ISLAMABAD: The incumbent government is contemplating to decrease income tax rates for salaried class individuals in the upcoming budget, aiming to reduce the highest slab rate to 20 percent.
This would translate into a tax relief of around Rs67 billion for the salaried class, reported Express Tribune.
If this plan gets approved, it will result in a 43 percent decrease for the highest income group and a 90 percent fall in tax burden on the lowest income group.
Sources, however said this plan could face opposition as there were worries how this measure may hurt the government’s revenues and efforts to widen the already narrow tax base.
This envisaged Rs67 billion tax relief is still below the Rs100 billion being recommended by the Prime Minister Shahid Khaqan Abbasi during in-house meetings, revealed the sources.
The PM’s recommendation outlays a Rs100 billion tax relief to be provided to the salaried class, disclosed sources.
The constricted tax base remains a major worry for every stakeholder and less than half a percentage point of the overall population of 1.261 million people or entities filed their tax returns for tax year 2017, as per Active Taxpayers List (ATL).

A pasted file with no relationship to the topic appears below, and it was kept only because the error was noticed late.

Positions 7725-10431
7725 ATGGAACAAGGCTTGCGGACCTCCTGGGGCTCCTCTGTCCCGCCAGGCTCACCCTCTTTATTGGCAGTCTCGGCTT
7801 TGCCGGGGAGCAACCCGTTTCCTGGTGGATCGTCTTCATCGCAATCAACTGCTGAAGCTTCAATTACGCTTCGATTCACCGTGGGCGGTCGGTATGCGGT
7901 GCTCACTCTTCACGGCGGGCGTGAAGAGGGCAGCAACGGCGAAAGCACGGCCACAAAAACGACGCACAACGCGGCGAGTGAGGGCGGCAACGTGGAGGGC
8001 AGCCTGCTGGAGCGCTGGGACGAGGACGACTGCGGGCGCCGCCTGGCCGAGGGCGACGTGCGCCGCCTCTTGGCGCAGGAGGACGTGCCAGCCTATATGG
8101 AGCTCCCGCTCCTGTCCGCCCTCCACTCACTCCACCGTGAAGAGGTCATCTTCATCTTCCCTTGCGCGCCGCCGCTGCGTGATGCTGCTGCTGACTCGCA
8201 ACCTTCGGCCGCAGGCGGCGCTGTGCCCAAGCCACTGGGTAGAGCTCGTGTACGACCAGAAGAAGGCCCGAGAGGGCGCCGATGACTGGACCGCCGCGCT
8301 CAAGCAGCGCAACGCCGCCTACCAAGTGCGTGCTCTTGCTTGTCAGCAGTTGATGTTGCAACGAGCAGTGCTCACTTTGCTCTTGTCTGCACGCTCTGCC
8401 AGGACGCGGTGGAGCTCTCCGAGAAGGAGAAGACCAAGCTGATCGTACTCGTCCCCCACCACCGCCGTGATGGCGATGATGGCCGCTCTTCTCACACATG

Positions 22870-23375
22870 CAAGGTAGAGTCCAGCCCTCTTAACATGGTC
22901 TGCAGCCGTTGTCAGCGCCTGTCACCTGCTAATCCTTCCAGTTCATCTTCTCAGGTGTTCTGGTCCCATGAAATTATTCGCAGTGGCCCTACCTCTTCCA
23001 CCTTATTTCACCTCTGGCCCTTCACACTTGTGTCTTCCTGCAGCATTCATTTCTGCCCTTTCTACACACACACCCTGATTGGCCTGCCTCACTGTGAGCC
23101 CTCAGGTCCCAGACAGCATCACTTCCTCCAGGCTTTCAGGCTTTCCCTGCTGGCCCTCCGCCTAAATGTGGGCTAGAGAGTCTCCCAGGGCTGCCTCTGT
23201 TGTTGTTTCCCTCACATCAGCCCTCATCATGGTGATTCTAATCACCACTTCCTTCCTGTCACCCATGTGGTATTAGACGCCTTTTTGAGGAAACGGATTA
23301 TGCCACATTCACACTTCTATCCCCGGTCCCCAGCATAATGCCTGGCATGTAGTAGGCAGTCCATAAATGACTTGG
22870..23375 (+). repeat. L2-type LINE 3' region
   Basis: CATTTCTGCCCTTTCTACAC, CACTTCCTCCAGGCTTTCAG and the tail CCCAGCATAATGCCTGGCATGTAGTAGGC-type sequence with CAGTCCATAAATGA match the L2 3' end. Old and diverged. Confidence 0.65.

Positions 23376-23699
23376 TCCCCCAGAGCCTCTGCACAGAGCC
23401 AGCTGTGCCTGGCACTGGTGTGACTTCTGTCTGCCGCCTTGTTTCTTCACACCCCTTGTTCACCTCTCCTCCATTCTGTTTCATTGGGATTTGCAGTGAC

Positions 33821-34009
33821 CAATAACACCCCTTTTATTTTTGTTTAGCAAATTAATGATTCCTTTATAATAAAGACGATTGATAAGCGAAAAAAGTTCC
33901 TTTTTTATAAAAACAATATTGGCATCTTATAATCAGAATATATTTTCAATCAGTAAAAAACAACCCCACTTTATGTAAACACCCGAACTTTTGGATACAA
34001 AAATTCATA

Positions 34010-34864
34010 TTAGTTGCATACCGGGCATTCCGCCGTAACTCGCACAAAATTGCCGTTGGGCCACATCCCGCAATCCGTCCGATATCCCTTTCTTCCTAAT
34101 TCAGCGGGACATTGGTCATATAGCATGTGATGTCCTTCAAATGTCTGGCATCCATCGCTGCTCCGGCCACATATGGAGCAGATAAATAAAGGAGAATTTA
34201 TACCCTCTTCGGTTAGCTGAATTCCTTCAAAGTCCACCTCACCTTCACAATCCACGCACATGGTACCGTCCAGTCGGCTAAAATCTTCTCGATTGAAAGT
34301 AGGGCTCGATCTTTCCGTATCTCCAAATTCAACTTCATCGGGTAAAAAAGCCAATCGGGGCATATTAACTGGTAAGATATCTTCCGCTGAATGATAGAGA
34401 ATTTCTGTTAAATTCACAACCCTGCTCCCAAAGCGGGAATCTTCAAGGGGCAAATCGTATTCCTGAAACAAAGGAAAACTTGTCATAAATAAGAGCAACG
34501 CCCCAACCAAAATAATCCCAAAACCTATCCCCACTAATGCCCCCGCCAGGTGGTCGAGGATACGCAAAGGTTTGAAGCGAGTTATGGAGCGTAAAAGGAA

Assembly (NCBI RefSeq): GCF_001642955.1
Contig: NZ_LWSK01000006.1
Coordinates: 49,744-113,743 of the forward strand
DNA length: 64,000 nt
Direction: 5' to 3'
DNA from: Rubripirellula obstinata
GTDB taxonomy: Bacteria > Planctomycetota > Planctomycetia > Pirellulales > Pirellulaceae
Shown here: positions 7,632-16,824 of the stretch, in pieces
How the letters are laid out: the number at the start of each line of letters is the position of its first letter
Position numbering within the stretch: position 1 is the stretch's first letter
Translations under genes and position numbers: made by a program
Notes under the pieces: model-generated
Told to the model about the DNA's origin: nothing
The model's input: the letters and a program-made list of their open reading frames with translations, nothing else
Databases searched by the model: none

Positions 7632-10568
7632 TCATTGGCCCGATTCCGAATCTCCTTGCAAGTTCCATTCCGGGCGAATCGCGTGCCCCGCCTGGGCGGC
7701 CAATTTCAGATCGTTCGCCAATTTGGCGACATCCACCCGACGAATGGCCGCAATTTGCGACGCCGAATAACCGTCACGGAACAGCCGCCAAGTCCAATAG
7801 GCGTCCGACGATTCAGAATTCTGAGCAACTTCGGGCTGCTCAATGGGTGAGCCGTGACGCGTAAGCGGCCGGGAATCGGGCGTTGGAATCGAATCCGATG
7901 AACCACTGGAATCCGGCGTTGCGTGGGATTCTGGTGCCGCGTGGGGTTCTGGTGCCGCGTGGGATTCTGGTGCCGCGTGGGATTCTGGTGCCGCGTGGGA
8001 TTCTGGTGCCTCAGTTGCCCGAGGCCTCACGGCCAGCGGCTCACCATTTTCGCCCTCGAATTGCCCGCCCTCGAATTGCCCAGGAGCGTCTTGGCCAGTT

And PM believes reducing tax rates would entice more individuals to come into the tax net realm.
But this recommendation was rejected outright by the tax regulator Federal Board of Revenue (FBR) and it has formulated a different workable plan.
As per the FBR plan, it has recommended income tax exemption threshold to be set at Rs500,000, officials said.
And for income crossing the Rs500,000 threshold, a tax rate of 1 percent has been recommended for the bracket of Rs500,001 to Rs800,000 by FBR, said sources.
If these recommendations are enacted, this would result in the tax burden declining by a whopping 90 percent for this salaried bracket individuals.
The tax regulator has also recommended a 2 percent income tax rate for people earning between Rs800,001 to Rs1.2 million.
And those earning an income above Rs1.2 million yearly, the FBR recommended a tax slab ranging between 15 to 20 percent which if approved would translate into a 43 percent tax relief.